Selections of the 22nd Swedish Film Festival – Sweded Films are amateur recreations of famous films using limited resources and technology inspired by the 2008 comedy film Be Kind Rewind. This original Row House reel is made up of the best classic films, remade by amateurs who replace A-list stars and CGI with whatever lies around their homes and a ton of creativity. It’s strange, unexpected and very funny. The 2022 reel includes Swedish from The Goonies, Misery, The Truman Show, The Lord of the Ringsand more!
July 16 – True Joy. Saturday at the Film Festival of Joy features two documentary screenings exploring the real-life stories of Occupy Wall Street and the music of Afro-Cuban religious ritual, each with discussions with the filmmakers.
First with a screening at 3:00 p.m. All Day, All Week: A History of Occupy Wall Street by filmmaker Marisa Holmes who played a pivotal role in the Occupy movement and shot footage from its beginnings until the eviction from Zuccotti Park. Holmes joins them for a chat after the movie. After a break, join them for a screening at 7:30 p.m. Tierra Sagrada by filmmaker Ned Sublette offering a vibrant and immersive Afro-Cuban religious ritual. Sublette joins us after the film.
All Day, All Week: A History of Occupy Wall Street – In the summer of 2011, a group of activists set out to #Occupy Wall Street. Using social media and self-organization, their action has become a global movement; within weeks, there were more than 1,000 occupations worldwide. People have come together to oppose a corrupt political and economic elite and to call for true democracy. Documentary filmmaker Marisa Holmes played a pivotal role in the Occupy movement and shot footage from its beginnings until OWS was evicted from Zuccotti Park. His beautiful and moving film gives an intimate view of aspects ignored by mainstream media, illuminating the ups and downs of the movement. All Day All Week tells the story of Occupy Wall Street from the perspective of those who lived through it.
Tierra Sagrada – A vibrant and immersive journey into the music of Afro-Cuban religious ritual, Tierra Sagrada was made pre-pandemic in January 2020 in west-central Cuba. The documentary takes the viewer to sacred spaces in a region of Cuba where captive Africans were brought in large numbers until the 1860s. Tierra Sagrada features chanting, drumming and wall-to-wall movement leading to the dramatic experience spirit possession. Filmed in urban temples, rural groves and public celebrations in Matanzas and Sagua La Grande – places that have never been seen before – it features ancestors, elders and young people, as well as a variety of drums from African origin.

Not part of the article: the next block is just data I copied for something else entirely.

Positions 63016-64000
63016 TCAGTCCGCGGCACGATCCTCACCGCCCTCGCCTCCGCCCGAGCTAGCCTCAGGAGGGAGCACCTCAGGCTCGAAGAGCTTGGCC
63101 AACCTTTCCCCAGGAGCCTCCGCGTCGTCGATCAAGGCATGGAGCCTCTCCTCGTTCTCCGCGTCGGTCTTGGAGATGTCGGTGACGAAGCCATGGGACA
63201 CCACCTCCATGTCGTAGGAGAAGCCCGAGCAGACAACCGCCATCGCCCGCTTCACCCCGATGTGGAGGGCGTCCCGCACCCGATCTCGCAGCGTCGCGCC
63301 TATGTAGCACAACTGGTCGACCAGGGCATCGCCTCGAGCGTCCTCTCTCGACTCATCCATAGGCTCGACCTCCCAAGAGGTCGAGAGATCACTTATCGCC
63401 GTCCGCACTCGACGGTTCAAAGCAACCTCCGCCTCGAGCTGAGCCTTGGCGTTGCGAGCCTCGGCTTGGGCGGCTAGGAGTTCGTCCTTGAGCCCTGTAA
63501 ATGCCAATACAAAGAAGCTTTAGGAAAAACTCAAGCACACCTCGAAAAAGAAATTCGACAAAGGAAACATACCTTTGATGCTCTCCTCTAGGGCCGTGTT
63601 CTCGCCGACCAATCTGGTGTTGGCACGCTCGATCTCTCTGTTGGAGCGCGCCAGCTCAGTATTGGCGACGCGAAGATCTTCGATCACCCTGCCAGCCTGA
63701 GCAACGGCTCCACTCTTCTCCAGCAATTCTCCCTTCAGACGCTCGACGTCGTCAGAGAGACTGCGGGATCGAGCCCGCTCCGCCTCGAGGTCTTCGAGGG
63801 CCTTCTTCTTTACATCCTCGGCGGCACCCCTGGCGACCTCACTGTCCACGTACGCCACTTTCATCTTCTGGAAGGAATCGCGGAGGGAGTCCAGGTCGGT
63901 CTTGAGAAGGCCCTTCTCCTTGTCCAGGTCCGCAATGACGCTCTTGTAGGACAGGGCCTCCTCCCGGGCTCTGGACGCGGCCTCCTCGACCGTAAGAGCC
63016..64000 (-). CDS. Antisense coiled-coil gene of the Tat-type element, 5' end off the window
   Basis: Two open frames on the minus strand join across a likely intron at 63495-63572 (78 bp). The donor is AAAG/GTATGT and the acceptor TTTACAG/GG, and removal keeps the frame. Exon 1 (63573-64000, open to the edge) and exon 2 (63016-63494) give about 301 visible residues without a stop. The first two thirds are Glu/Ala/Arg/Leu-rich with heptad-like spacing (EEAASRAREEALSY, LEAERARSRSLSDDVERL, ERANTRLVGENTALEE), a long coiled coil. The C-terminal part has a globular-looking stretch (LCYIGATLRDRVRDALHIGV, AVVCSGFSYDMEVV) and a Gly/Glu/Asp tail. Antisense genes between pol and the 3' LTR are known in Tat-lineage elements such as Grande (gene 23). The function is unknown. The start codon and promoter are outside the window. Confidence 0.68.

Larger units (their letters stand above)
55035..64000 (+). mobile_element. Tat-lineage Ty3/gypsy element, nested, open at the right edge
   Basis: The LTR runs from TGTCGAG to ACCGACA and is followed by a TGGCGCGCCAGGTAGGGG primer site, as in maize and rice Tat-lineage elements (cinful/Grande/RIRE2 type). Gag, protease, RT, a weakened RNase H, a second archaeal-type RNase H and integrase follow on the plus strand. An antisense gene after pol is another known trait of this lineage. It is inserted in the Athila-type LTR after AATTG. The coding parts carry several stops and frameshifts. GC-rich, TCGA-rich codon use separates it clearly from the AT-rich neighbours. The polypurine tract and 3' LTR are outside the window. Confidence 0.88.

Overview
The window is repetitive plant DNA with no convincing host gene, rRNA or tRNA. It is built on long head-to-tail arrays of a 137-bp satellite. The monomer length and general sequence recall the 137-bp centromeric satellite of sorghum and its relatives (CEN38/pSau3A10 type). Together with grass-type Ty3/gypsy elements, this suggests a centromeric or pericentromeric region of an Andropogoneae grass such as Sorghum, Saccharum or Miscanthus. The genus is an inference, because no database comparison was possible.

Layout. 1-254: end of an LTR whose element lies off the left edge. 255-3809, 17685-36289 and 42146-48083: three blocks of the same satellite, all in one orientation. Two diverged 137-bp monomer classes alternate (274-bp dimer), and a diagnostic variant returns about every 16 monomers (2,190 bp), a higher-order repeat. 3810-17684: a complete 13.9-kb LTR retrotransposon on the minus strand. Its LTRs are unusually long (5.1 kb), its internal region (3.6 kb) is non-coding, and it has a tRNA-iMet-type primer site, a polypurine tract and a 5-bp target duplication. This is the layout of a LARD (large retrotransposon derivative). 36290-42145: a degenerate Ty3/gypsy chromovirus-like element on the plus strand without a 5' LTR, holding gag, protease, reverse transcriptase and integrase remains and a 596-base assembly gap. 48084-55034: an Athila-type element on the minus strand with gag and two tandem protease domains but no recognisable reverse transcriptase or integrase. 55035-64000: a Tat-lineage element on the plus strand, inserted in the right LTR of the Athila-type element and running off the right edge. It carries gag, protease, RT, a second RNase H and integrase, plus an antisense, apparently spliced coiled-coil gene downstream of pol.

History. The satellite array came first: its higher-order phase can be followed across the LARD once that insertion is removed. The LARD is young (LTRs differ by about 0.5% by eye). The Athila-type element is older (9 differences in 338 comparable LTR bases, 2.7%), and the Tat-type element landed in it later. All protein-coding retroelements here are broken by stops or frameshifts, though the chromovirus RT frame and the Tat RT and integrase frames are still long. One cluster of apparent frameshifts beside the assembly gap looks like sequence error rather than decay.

July 17 – Animated Joy. Don’t miss this free Animated Joy family-friendly afternoon celebration on the final day of the Film Festival of Joy. They will screen six short animations suitable for children— Feed the Kitty, The Animal Movie, Begone Dull Care, Bridgehampton, Hair Piece, The Wrong Trousers.
Feed the cat – Host Chuck Jones’ cat-and-dog comedy features a ferocious bulldog bewitched by a fearless little kitten. (projection of Feed the cat is a free bonus outside of Festival of Joy: Animated Joy).
animal movie – A little boy happily explores the world with a series of pets.
No more dull skincare – Animation genius Norman MacLaren painted on the film itself to create a beautiful and dizzying counterpoint to Oscar Peterson’s piano score.
Bridgehampton – John Canemaker’s hand-painted animation celebrates a year of natural beauty.
Piece of hair: a film for nappy heads – Ayoka Chenzira’s riotous and insightful satire uses animation and collage to convey the self-image struggles black women experience when forced to conform to Eurocentric beauty standards.
The wrong pants – Everyone’s favorite stop-motion superheroes, Wallace and Gromit (with a pair of “techno-pants”) take on penguin villain, Feathers McGraw.
July 17 – Happy Noise. Join them in closing the Joy Film Festival with a night of jubilation and songwriting featuring a live gospel choir. The evening will kick off with a live performance by the award-winning Anointed Friends, a Paterson-based gospel group founded by Roz Thompson who will be joined by Brittany Dawson, Tiffany McCutchen, Tyeshia Reels. Then they will filter Say Amen, someoneone of the most acclaimed music documentaries of all time about the father and mistress of gospel and heartbreaking performances.
Say Amen, someone – One of the most acclaimed music documentaries of all time, Say Amen, someone is George Nierenberg’s masterpiece – a joyous, funny and deeply moving celebration of black culture, featuring the father of the Gospel, Thomas A. Dorsey (“Precious Lord, Take My Hand”), his matron, Mother Willie Mae Ford Smith, and earth-shattering performances by the Barrett Sisters and the O’Neal Twins.
art court, located at 13 Front Street in Frenchtown, NJ, is an incubator for creative expression and a catalyst for collaborations that reveal the transformative power of art. It is an interdisciplinary alternative contemporary art center consisting of an exhibition space, a theater and a residency program, dedicated to the presentation of transformative works of art, the promotion unexpected collaborations and the incubation of new original works.